Intersectional minority stress and identity conflict among sexual and gender minority people of color assigned female at birth.
Sarno, E. L., Swann, G., Newcomb, M. E., & Whitton, S. W.
Objective: Sexual and gender minority people of color (SGM-POC) experience intersectional forms of minority stress, including heterosexism within racial/ethnic minority communities, which can contribute to feelings of conflict between SGM and racial/ethnic identities. Internalized stigma may be a consequence of sexual orientation-based discrimination but has not been tested as a mechanism linking intersectional minority stress to identity conflict among SGM-POC. We hypothesized that the association between experiences of heterosexism in racial/ethnic minority communities and identity conflict would be mediated by internalized stigma among SGM assigned female at birth (SGM-AFAB).
Method: Participants were 316 SGM-AFAB who identified as POC. Data were collected as a part of an ongoing longitudinal cohort study of young SGM-AFAB. We tested the longitudinal mediation using data from baseline, 6-month follow-up, and 1-year follow-up assessments.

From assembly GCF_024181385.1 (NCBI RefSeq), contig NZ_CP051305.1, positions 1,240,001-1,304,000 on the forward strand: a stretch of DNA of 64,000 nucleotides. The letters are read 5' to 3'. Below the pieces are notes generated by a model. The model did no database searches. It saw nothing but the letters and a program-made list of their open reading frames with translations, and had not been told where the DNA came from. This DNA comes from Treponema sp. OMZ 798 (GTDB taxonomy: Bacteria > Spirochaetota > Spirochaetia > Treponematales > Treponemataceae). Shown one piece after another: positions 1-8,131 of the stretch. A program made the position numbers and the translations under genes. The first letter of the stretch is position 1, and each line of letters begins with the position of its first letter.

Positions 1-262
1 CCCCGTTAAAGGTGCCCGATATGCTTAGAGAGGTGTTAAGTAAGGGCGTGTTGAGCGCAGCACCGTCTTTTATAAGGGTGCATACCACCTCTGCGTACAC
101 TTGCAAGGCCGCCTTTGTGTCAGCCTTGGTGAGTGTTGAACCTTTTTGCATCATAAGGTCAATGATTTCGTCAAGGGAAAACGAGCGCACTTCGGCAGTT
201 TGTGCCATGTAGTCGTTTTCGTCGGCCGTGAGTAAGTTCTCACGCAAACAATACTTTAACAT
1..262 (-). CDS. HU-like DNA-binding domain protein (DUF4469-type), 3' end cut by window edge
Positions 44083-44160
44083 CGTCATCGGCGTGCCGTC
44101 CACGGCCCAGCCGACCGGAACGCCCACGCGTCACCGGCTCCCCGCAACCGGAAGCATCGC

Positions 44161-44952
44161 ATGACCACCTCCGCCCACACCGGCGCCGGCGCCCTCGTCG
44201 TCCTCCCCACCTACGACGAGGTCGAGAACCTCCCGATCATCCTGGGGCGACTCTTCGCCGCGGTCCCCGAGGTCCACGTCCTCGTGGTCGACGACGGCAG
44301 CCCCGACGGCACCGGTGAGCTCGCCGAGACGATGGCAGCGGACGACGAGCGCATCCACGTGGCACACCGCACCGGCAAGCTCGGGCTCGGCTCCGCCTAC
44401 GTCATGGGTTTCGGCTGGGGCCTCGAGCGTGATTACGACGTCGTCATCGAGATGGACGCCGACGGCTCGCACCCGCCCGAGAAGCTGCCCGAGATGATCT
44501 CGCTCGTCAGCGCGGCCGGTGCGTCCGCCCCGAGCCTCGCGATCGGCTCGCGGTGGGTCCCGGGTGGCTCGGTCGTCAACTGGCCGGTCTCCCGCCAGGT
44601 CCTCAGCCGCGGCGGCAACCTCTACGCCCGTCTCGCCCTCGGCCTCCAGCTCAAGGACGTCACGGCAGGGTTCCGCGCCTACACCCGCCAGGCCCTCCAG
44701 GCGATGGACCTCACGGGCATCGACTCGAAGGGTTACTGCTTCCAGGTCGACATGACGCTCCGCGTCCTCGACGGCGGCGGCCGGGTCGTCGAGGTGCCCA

Results: Internalized stigma at 6-month follow-up partially mediated the association between experiences of heterosexism in racial/ethnic minority communities at baseline and identity conflict at 1-year follow-up.
Conclusions: For SGM-POC, experiences of heterosexism within their racial/ethnic communities may lead to internalization of those negative attitudes. A consequence of internalizing heterosexist attitudes from one’s racial/ethnic group could be a feeling that one’s sexual orientation and racial/ethnic identities must remain separate, perhaps to maintain connection to one’s racial/ethnic community. Identifying internalized stigma as a mediating process is critical to better understand identity development for SGM-POC, and has important clinical implications for working with this population.
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